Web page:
*Unlimited* Disposable Email Aliases
Startmail explains it perfectly. They offer unlimited disposable aliases, which expire within a given amount of time. They also offer custom aliases which can be saved and used indefinitely.
It is the disposable alias which will help protect privacy, when submiting an email to an untrusted recipient. After all, how much privacy do we have if our fixed emails become the foundation for building and selling our marketing profiles, just as is done by gmail. We limit personal activity virtual trails by disposing of aliases for casual uses. But, unlike custom aliases, which build on our identifiable original email address, disposable aliases divert from our true email identity by utilizing a sub-domain created for this specific purpose, such as: firstname.lastname@example.org (tda = temporary disposable alias)
You avoid abuse by limiting disposable alias creation on a daily basis. Perhaps 5 max per day.
Here is Startmail's explanation:
The Blur service (by Abine) also offers a "masked mail" free service. But their service is not encrypted:
Alfonso, the idea is to use one encrypted service, not multiple services divided by their features. If ProtonMail offers changeable aliases, no one will need to use accounts from additional providers. It's great that no one can read our messages. But if marketing groups compile your account registrations, purchasing and other habits via your one fixed email address into a comprehensive, shared profile of you, you have still lost your privacy.
If startmail.com and mailinator exists, I actually don't find the need for this. I find more hassle here getting protonmail into blacklists...
As mentioned albine blur method is pretty cool. I haven't used it, but it seems popular
Just copy what Abine has done. They offer unlimited masked email addresses that forward to your real address. You turn them on/off at will or delete them whenever you want. You can have a unique email address for each website!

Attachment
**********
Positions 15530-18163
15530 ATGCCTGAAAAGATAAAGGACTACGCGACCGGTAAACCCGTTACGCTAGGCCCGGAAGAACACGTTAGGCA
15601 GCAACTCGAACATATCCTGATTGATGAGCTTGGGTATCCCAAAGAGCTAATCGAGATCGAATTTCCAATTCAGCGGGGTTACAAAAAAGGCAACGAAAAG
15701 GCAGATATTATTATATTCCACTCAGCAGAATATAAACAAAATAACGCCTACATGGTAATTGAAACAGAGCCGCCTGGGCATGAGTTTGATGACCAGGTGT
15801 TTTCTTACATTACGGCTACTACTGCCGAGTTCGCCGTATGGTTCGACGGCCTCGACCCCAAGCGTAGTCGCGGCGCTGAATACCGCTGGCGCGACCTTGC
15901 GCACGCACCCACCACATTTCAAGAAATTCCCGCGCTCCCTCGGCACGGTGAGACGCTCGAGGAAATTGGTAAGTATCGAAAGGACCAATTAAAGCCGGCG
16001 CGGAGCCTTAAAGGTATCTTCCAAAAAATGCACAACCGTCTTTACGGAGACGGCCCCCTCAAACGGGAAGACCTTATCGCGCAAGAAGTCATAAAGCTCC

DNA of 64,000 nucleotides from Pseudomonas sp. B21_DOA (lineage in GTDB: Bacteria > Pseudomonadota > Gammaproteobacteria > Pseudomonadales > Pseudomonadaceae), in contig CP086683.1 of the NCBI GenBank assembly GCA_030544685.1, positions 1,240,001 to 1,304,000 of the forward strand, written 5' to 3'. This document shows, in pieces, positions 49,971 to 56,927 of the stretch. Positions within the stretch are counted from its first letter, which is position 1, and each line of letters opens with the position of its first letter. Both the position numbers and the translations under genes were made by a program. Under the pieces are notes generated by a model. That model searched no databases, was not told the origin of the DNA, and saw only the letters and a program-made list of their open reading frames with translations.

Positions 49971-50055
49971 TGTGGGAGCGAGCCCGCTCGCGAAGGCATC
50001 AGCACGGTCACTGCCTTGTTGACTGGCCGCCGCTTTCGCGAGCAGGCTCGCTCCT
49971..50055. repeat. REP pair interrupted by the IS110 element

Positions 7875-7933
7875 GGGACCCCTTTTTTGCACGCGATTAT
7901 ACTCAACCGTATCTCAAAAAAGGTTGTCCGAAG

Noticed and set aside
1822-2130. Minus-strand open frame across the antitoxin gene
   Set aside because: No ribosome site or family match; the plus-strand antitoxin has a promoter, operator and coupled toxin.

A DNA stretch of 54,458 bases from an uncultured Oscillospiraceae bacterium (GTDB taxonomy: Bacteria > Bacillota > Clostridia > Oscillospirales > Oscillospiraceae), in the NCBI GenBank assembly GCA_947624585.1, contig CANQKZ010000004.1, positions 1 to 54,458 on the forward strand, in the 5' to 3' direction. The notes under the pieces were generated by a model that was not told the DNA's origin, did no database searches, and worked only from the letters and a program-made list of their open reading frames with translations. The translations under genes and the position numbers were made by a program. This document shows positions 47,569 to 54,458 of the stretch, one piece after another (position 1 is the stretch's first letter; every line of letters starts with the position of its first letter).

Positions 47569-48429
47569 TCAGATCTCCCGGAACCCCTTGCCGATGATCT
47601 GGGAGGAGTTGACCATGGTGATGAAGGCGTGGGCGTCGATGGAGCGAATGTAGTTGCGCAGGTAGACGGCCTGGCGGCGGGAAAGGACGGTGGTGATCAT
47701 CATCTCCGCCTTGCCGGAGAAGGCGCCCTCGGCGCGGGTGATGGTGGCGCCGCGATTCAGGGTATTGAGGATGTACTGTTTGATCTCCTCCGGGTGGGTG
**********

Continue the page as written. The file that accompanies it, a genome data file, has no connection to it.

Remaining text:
I think this feature would be great for ProtonMail.
This is a great idea. I'd like flexibility in setting the disposal time. 2 weeks might be too short while 2 months might be perfect
This idea offered by the ProtonMail Team, https://protonmail.uservoice.com/forums/284483-feedback/suggestions/7158454-implement-http-www-techopedia-com-definition-169 would give unlimited disposable aliases (as nym server pseudonyms) if it is implemented like other nym servers.
Andy Bolstridge commented
I like this idea too - similar to Mailinator,. where you have a obfuscated email address to hand out to others, but the emails end up in your email box.
So I can have a dave.jones@protonmail account, but any emails sent to email@example.com would also end up in the dave.jones inbox - the benefit is really to allow more privacy for all those websites you don't want to trust with your real name or real email account name.
i don't care for linking multiple account names to 1 box here, just an anonymizing redirect.
It would be even better to be able to discard an existing alias and re-generate a new one too.
Using an alias, which also uses a unique sub-domain, prevents marketing corporations from building databases through multiple resource collection, to create profiles of your commercial and personal activities. Just adding an + retains the basic email address, which can be linked to the limited aliases currently allowed.
Disposable aliases are distinct form the customizable aliases, which are limited in number, and based on current policy, cannot be modified.
Limiting the number of actively disposable aliases is acceptable, as long as any alias created can be disposed of and replaced with a new alias. In this case, unlimited does not refer to the number of simultaneously active aliases. It refers to the an unlimited number of replacement aliases, once a disposable alias has been deleted.
It would be great to generate a brand new random email address for every service with which a user signs up. However this would only work if a user is able to reactivate the temporary email address to do password recovery. Otherwise we would need to prevent password loss by reusing passwords, not good.
It would be easy to rediscover which temporary email was used for a service and reactivate it by searching an inbox for the service's "email address verification email" and reading the "to address".